Bazaar on Aisle Nine
Caught between the insatiable beast that is Wal-Mart and that looming Kmart/Sears double threat, Target has always been our little engine that could. This month, the bulleted behemoth's most noteworthy offering is its Global Bazaar line of imported goods, featuring furniture, lighting, dining, and "decorative accents." And the prices, as you'd expect, are reasonable: blue-and-white pitchers from Poland are $19.99; floral teakwood carvings from Thailand, $44; woven banana-leaf baskets from China, $19.99; and sequined silk-like throw pillows from India, $19.99.
The line represents five regions: Asia, Africa, Latin America, Europe, and India, and most of them are further broken down into two subsections. For instance, there's regular ol' India, and then there's (yikes) the colonial British India collectionexpect more burnished candlesticks ($14.99) and "butler tray" tables ($79.99) in the latter. Asia is split into "Inspired by China" and "Inspired by Japan" and the European collection takes its cues from Sweden and Tuscany.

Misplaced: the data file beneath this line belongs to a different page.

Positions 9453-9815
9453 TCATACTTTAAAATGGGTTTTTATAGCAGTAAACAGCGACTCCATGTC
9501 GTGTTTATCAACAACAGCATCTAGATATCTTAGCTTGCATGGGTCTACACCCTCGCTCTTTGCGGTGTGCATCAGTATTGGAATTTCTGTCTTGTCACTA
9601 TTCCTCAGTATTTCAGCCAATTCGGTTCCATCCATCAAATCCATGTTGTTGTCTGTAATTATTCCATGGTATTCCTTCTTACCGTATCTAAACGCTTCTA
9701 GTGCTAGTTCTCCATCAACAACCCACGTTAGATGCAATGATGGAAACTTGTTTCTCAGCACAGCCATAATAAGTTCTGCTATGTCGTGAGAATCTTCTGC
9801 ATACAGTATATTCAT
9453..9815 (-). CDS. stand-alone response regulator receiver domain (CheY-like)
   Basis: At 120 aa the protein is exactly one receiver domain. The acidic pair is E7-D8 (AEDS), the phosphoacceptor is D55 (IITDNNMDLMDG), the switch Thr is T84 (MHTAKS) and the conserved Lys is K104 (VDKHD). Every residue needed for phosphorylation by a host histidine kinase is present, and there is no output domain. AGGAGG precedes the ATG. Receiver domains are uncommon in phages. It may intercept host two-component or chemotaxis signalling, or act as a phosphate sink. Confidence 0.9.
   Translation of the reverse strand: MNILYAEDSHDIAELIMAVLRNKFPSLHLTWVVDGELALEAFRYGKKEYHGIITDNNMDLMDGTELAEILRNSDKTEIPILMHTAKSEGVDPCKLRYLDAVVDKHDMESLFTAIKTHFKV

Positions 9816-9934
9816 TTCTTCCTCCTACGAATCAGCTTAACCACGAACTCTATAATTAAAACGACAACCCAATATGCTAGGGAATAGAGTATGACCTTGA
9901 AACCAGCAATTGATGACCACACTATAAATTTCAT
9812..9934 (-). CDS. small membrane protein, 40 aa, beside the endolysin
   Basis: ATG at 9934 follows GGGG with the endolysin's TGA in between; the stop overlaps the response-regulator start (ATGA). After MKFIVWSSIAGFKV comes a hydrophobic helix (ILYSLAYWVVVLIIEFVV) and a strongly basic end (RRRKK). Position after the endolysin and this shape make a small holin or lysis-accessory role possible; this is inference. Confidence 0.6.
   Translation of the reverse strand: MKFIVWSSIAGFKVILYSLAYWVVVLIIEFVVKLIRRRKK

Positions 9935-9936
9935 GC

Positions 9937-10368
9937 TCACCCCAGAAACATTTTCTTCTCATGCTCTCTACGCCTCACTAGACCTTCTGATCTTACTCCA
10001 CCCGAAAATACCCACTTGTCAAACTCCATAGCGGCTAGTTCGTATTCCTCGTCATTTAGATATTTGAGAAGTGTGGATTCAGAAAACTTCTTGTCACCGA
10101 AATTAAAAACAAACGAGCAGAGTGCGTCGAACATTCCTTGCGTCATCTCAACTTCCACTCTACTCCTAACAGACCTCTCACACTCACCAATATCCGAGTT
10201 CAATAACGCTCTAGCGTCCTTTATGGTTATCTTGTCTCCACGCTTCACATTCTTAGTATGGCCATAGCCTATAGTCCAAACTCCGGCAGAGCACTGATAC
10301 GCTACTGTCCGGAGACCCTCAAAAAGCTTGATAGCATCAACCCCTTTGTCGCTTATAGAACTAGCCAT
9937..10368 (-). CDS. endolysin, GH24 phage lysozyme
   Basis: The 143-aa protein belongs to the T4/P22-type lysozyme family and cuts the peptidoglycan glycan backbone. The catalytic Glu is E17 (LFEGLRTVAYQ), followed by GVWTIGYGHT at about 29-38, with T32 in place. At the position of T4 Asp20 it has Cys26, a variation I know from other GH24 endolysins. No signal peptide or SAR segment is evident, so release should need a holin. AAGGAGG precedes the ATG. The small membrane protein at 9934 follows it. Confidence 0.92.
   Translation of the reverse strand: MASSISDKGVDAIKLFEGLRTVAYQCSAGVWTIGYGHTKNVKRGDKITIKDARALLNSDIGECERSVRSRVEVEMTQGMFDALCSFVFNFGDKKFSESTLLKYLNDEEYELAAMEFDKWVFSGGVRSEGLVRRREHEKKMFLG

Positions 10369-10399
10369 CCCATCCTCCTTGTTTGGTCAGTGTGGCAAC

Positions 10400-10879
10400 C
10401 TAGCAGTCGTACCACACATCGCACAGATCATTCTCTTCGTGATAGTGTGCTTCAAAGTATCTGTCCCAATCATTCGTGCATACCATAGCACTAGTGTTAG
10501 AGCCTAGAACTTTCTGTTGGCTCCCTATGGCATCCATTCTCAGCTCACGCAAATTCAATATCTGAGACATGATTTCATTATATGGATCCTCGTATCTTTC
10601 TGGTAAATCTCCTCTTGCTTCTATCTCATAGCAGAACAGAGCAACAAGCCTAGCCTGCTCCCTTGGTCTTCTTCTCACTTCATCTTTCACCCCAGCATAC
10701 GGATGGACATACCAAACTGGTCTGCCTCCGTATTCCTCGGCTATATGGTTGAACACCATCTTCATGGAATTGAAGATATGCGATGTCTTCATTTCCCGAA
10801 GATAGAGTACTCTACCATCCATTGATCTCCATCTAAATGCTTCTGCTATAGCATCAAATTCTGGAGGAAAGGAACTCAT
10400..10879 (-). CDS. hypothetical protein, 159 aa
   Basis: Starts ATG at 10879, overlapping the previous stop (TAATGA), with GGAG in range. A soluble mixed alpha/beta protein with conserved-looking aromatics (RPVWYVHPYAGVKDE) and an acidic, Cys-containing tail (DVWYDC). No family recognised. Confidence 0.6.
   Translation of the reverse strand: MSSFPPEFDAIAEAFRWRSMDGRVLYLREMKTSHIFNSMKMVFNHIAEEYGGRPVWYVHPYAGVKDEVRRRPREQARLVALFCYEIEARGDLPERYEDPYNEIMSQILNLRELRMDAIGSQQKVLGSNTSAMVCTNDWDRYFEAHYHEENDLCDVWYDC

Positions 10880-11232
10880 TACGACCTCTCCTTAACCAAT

Admittedly, it's hard not to view this as one sweet multicultural strip-mining, streamlined for suburbia's sake. That said, Target's done a smarter job with product selection than fellow culture-coppers Pier 1 Imports and Urban Outfitters (oh, ye of the notoriously overpriced batik throw). And we'd be lying if we didn't say the charming wooden tower of drawers from Mexico ($69.99 to $89.99) didn't catch our eye; or that we didn't see unlimited gift potential in the Chinese leather-strapped travelers' trunks ($17.99 to $34.99) or the four-drawer jewelry chest with brass pulls from India ($19.99).
According to an Associated Press article, the products are "authentic items purchased directly from the country they represent, including African gourds handmade by villagers." Some surmise it's Target's way of filling shelf space till spring rolls around, and indeed, this line will only be carried until February 19. That's three weeks to stock up on banana-leaf armchairs, carved gourd vessels, and antique Ghana trunks. They're down the aisle from Electronics, right before you get to Housewares.
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